We now wish to measure in a subtler manner the extent to which interference affects translation. In this experiment, the challenge is to learn a classifi-er that classifies a text as belonging to one of only two classes: original English (O) or translated-into-English (T). The catch is that all our training texts for the class T will be translations from some fixed source language, while all our test documents in T will be translations from a different source lan-guage. What accuracy can be achieved in such an experiment? The answer to this question will tell us a great deal about how much of translationese is general and how much of it is language dependent. If accuracy is close to 100%, translationese is pure-ly general (Baker, 1993). (We already know from the previous experiment that that's not the case.). If accuracy is near 50%, there are no general effects, just language-dependent ones. Note that, whereas in our first experiment above pair-specific interfe-rence facilitated good classification, in this expe-riment pair-specific interference is an impediment to good classification.

The details of the experiment are as follows. We create, for example, a “French” corpus consisting of the 200 chunks of text translated from French and 200 original English texts. We similarly create a corpus for each of the other source languages, taking care that each of the 1000 original English texts appears in exactly one of the corpora. As above, we represent each chunk in terms of fre-quencies of function words. Now, using Bayesian logistic regression, we learn a classifier that distin-guishes T from O in the French corpus. We then apply this learned classifier to the texts in, for ex-ample, the equivalent “Italian” corpus to see if we can classify them as translated or original. We re-peat this for each of the 25 train_corpus, test_corpus pairs.

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di-agonal of the matrix – we show results for ten-fold cross-validation.)

We note several interesting facts. First, results of cross-validation within each corpus are very strong. For any given source language, it is quite easy to distinguish translations from original Eng-lish. This corroborates results obtained by Baroni and Bernardini (2006), Ilisei et al. (2010), Kuro-kawa et al. (2009) and van Halteren (2008), which we will discuss below.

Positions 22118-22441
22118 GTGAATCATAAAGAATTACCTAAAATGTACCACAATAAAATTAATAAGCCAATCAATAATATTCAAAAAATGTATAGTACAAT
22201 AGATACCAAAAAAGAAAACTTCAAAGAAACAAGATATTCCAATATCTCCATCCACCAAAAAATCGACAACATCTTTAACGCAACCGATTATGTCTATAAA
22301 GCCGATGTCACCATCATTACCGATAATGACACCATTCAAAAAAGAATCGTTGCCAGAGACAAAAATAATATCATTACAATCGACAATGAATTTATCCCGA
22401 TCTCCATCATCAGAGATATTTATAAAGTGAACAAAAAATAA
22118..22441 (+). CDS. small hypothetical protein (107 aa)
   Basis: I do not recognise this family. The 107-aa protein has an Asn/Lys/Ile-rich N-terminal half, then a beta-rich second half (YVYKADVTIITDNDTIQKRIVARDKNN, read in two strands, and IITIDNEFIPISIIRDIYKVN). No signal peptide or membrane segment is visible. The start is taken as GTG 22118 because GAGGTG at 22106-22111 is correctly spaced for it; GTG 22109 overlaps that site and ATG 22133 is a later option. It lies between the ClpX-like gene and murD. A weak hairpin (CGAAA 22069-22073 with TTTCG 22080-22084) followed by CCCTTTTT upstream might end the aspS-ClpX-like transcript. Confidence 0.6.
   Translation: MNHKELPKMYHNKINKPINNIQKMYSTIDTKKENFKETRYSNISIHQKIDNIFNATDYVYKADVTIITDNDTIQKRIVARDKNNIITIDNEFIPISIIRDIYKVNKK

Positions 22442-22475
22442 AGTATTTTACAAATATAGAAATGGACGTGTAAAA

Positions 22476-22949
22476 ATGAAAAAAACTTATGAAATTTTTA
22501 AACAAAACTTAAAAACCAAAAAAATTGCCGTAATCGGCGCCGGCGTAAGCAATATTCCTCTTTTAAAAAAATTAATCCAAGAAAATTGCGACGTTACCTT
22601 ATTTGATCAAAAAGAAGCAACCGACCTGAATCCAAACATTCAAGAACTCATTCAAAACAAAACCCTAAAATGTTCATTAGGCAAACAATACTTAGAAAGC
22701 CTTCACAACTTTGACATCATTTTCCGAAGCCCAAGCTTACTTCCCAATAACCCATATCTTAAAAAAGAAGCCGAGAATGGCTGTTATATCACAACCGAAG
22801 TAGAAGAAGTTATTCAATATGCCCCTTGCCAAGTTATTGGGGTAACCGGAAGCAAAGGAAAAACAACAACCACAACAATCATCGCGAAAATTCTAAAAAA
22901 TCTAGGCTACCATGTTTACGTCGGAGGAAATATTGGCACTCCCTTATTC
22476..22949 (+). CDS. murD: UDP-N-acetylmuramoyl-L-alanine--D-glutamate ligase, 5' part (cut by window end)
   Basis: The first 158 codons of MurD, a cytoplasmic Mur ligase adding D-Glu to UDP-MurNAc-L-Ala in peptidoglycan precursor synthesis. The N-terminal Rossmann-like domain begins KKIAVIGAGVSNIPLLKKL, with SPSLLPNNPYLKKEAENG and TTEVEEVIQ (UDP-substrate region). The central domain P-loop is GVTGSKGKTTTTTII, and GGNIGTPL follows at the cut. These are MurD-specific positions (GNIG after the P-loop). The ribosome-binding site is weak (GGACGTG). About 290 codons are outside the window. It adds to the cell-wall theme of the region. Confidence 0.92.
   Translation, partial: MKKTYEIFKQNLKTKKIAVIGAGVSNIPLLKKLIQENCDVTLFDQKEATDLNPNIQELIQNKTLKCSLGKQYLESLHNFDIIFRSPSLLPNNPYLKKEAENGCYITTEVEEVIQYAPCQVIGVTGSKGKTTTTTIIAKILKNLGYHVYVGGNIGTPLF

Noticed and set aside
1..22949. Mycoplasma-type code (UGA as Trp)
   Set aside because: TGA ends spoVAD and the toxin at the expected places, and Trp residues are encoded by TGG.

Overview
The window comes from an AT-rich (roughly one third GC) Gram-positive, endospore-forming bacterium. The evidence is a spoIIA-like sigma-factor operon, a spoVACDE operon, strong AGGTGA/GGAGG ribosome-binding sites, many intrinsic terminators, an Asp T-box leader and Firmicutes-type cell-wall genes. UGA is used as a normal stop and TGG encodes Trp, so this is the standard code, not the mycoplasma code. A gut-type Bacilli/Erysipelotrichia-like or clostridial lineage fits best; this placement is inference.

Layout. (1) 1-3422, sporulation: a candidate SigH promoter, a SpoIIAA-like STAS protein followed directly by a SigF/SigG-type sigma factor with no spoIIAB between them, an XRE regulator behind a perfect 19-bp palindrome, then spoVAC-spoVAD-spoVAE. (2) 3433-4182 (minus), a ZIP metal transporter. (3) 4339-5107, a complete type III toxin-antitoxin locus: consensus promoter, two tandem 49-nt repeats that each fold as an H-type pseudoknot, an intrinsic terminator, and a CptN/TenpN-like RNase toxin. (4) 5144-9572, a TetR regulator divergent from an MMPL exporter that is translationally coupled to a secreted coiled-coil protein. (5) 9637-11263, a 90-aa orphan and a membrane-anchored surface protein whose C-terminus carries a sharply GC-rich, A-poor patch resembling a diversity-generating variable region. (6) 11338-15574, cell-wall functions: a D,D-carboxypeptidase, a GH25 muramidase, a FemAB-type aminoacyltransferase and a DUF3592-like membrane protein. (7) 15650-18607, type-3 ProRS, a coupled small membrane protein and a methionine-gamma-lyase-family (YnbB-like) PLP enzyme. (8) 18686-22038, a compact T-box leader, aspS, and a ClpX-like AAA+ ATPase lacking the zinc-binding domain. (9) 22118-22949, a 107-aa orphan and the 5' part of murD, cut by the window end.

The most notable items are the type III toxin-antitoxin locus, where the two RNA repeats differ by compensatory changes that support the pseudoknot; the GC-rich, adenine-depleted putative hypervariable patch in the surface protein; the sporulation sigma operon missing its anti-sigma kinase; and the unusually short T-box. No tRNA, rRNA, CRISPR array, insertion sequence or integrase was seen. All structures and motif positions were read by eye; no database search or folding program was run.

We note further, that for the cases where we train on one source language and test on another, results are far worse. This clearly indicates that interference effects from one source language might be misleading when used to identify transla-tions from a different language. Thus, for example, in the Finnish corpus, the word me is a strong indi-cator of original English (constituting 0.0003 of tokens in texts translated from Finnish as opposed to 0.0015 of tokens in original English texts), but in the German corpus, me is an indicator of trans-lated text (constituting 0.0020 of tokens in text translated from German).

The most interesting result that can be seen in this table is that the accuracy obtained when train-ing ustrain-ing language x and testtrain-ing ustrain-ing language y depends precisely on the degree of similarity be-tween x and y. Thus, for training and testing within the three cognate languages, results are fairly strong, ranging between 84.5% and 91.5%. For training/testing on German and testing/training on one of the other European languages, results are worse, ranging from 68.5% to 83.3%. Finally, for training/testing on Finnish and testing/training on any of the European languages, results are still worse, hovering near 60% (with the single unex-plained outlier for training on German and testing on Finnish).

Finally, we note that even in the case of training or testing on Finnish, results are considerably bet-ter than random, suggesting that despite the con-founding effects of interference, some general properties of translationese are being picked up in each case. We explore these in the following sec-tion.

3

General Properties of Translationese

Having established that there are source-language-dependent effects on translations, let‟s now

con-sider source-language-independent effects on translation.

3.1

Identifying translationese

In order to identify general effects on translation, we now consider the same two-class classification problem as above, distinguishing T from O, except that now the translated texts in both our train and test data will be drawn from multiple source lan-guages. If we succeed at this task, it must be be-cause of features of translationese that cross source-languages.

The details of our experiment are as follows. We use as our translated corpus, the 1000 translated chunks (200 from each of five source languages) and as our original English corpus all 1000 original English chunks. As above, we represent each chunk in terms of function words frequencies. We use Bayesian logistic regression to learn a two-class two-classifier and test its accuracy using ten-fold cross-validation.